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The phenomenal separateness of self: Udayana on body and agency

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The phenomenal separateness of self : Udayana on body and agency. / Ram-Prasad, Chakravarthi.

In: Asian Philosophy, Vol. 21, No. 3, 2011, p. 323-340.

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Ram-Prasad, Chakravarthi. / The phenomenal separateness of self : Udayana on body and agency. In: Asian Philosophy. 2011 ; Vol. 21, No. 3. pp. 323-340.

Bibtex

@article{8ac4d64d50e3410d8fdb33863525fd2b,
title = "The phenomenal separateness of self: Udayana on body and agency",
abstract = "Classical Indian debates about ātman—self—concern a minimal or core entity rather than richer notions of personal identity. These debates recognise that there is phenomenal unity across time; but is a core self required to explain it? Contemporary phenomenologists foreground the importance of a phenomenally unitary self, and Udayana's position is interpreted in this context as a classical Indian approach to this issue. Udayana seems to dismiss the body as the candidate for phenomenal identity in a way similar to some Western philosophers. He also provides some inkling of how alternative ways of defending phenomenal unity without self fail. A criticism of some Western phenomenological theories of self is that they do not explain how unity is provided by the {\textquoteleft}mineness{\textquoteright} of cognition. Udayana's suggestion that a sort of agency provides such an explanation can be developed as an original argument for a phenomenally unitary self. ",
author = "Chakravarthi Ram-Prasad",
year = "2011",
doi = "10.1080/09552367.2011.597929",
language = "English",
volume = "21",
pages = "323--340",
journal = "Asian Philosophy",
issn = "0955-2367",
publisher = "Taylor and Francis Ltd.",
number = "3",

}

RIS

TY - JOUR

T1 - The phenomenal separateness of self

T2 - Udayana on body and agency

AU - Ram-Prasad, Chakravarthi

PY - 2011

Y1 - 2011

N2 - Classical Indian debates about ātman—self—concern a minimal or core entity rather than richer notions of personal identity. These debates recognise that there is phenomenal unity across time; but is a core self required to explain it? Contemporary phenomenologists foreground the importance of a phenomenally unitary self, and Udayana's position is interpreted in this context as a classical Indian approach to this issue. Udayana seems to dismiss the body as the candidate for phenomenal identity in a way similar to some Western philosophers. He also provides some inkling of how alternative ways of defending phenomenal unity without self fail. A criticism of some Western phenomenological theories of self is that they do not explain how unity is provided by the ‘mineness’ of cognition. Udayana's suggestion that a sort of agency provides such an explanation can be developed as an original argument for a phenomenally unitary self.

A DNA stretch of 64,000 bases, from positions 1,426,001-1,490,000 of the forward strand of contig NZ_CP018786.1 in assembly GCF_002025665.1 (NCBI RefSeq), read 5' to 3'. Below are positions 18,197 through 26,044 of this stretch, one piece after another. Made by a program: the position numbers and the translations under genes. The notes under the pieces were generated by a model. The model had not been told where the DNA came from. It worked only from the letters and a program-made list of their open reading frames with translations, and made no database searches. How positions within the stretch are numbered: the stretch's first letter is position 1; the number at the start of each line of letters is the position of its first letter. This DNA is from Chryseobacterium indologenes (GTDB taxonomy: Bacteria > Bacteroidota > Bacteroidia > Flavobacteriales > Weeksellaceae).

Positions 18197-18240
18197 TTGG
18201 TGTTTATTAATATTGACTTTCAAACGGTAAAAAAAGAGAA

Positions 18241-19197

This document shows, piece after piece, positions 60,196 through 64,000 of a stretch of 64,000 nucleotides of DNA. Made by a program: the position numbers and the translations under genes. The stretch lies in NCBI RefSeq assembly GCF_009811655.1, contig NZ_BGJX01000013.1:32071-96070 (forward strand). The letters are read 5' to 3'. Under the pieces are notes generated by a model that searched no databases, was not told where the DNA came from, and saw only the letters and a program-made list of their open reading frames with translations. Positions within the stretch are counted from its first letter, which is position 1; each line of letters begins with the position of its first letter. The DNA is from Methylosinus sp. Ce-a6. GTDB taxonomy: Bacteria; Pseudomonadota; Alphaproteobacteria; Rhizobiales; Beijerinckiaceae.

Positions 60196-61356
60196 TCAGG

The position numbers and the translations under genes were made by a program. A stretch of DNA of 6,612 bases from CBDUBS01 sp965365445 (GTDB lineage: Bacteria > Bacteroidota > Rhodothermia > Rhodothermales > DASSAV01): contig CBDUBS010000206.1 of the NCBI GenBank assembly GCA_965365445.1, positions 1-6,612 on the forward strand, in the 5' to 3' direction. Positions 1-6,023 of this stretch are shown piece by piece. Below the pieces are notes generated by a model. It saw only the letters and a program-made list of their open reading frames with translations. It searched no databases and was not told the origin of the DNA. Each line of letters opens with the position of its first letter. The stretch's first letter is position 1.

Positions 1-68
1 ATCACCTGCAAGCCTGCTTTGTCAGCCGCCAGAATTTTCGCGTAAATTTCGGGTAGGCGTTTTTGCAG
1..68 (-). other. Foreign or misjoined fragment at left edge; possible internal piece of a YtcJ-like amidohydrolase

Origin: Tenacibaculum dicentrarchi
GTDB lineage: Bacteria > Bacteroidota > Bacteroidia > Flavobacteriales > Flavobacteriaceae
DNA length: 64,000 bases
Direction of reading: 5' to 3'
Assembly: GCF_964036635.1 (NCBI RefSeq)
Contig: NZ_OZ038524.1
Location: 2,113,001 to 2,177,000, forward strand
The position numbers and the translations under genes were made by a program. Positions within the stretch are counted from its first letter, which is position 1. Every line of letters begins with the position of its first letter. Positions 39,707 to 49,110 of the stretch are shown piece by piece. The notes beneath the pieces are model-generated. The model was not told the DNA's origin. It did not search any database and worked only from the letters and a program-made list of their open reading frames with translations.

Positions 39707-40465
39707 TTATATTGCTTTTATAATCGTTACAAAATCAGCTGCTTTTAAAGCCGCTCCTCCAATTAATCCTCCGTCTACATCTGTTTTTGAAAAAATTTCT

AB - Classical Indian debates about ātman—self—concern a minimal or core entity rather than richer notions of personal identity. These debates recognise that there is phenomenal unity across time; but is a core self required to explain it? Contemporary phenomenologists foreground the importance of a phenomenally unitary self, and Udayana's position is interpreted in this context as a classical Indian approach to this issue. Udayana seems to dismiss the body as the candidate for phenomenal identity in a way similar to some Western philosophers. He also provides some inkling of how alternative ways of defending phenomenal unity without self fail. A criticism of some Western phenomenological theories of self is that they do not explain how unity is provided by the ‘mineness’ of cognition. Udayana's suggestion that a sort of agency provides such an explanation can be developed as an original argument for a phenomenally unitary self.

U2 - 10.1080/09552367.2011.597929

DO - 10.1080/09552367.2011.597929

M3 - Journal article

VL - 21

SP - 323

EP - 340

JO - Asian Philosophy

JF - Asian Philosophy

SN - 0955-2367

IS - 3

ER -